Best Restaurants – Legends

What makes a restaurant a legend?
I like to think that it has something to do with three words that begin with the letter "C": character, consistency and comfort. These establishments distinguish themselves with a combination of outstanding food, a refined sense of who they are and distinctive decor. What’s more, they deliver that experience time after time, year after year. And finally, they are the places that make us feel welcome whether we are old customers or new. We are pleased to list some of the region’s most legendary restaurants, chosen by the Restaurant Review Panel.

Owner Kevin Joyce may have the most loyal employees and customers of any restaurateur in the region, and the combination is not accidental. From the moment you are greeted at the front door, you have the feeling that you are in good hands. Make sure to look at the wine list, one of the most extensive of any restaurant in the area.

This authentic Asian hideaway feels like an indulgence as you are soothed and pampered through your dining experience. If you want an antidote to life in the fast lane (and the drive-thru), this is it.


Come for the view and stay for the fabulous cuisine. Everything here is designed to provide you with a luxurious dining experience. At LeMont, the character is refined, and all of the elements work together to make every visit a special occasion.


This award-winning restaurant has just one guideline for the menu – freshness. Daily specials feature ingredients brought in from around the country to celebrate the diversity of American cuisine. And the wine list exclusively features American wines.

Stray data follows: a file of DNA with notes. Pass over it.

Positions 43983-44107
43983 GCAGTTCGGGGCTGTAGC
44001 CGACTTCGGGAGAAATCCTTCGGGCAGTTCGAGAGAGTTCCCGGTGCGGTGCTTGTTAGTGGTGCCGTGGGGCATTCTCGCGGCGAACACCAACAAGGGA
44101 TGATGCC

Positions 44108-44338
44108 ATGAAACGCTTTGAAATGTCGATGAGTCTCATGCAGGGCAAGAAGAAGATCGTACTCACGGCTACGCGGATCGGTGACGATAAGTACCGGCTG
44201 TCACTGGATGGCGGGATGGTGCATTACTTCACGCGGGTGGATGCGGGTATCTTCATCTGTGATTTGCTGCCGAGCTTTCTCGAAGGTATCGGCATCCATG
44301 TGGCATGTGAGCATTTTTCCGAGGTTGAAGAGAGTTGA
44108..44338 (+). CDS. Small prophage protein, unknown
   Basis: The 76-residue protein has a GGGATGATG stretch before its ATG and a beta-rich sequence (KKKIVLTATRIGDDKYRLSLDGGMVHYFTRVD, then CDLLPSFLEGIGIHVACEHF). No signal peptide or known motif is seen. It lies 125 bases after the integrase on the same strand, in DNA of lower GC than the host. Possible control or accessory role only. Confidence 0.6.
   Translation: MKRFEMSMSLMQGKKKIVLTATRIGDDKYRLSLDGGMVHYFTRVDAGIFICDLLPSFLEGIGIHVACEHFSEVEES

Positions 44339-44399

Do a simple thing and do it extremely well. That seems to be the philosophy that lifts Monterey Bay into the "Legends" category: Offer the freshest fish from all over the world, prepare it simply and serve it without pretension.

These local sandwich shops, featured in the May 2009 issue of Bon Appétit in its "The United Plates of America" feature, get more national publicity than the Pittsburgh Pirates. And the combination of meats, cheeses, coleslaw and french fries piled high on Italian bread may be the most exciting thing that happens during a baseball game at PNC Park.

Chef Chris O’Brien is the Merlin of this romantic castle. With both classical and inventive preparations, he weaves a spell that transports diners to a time and place where one indulgence leads to another. And there always seem to be new features such as high teas and cooking classes.

The three C’s are all around you in this downtown legend where owner John Barsotti and his staff make sure that every dining experience is another great memory. The tradition of Pittsburgh pride carries over from the kitchen to the dining room.

This Pittsburgh landmark is worth a visit whether you’re hungry or not. The grand staircase, stained-glass windows and railroad memorabilia make this a designated stop for showing out-of-towners what made and makes Pittsburgh so special. But do stay and enjoy the signature seafood specialties and the best ground-level view of the city. The Sunday brunch is a legend in itself.

Everyone raves about the flavor of the food at The Pines Tavern. During dinner you can hear the oohs and aahs of the people seated near you. A testament to the amazing menu is that there are very few customers who aren’t quickly converted to regulars at this unpretentious and comforting restaurant. Make sure to save room for the raspberry crisp with vanilla sauce – unique and delicious.

Categories: Eat + Drink Features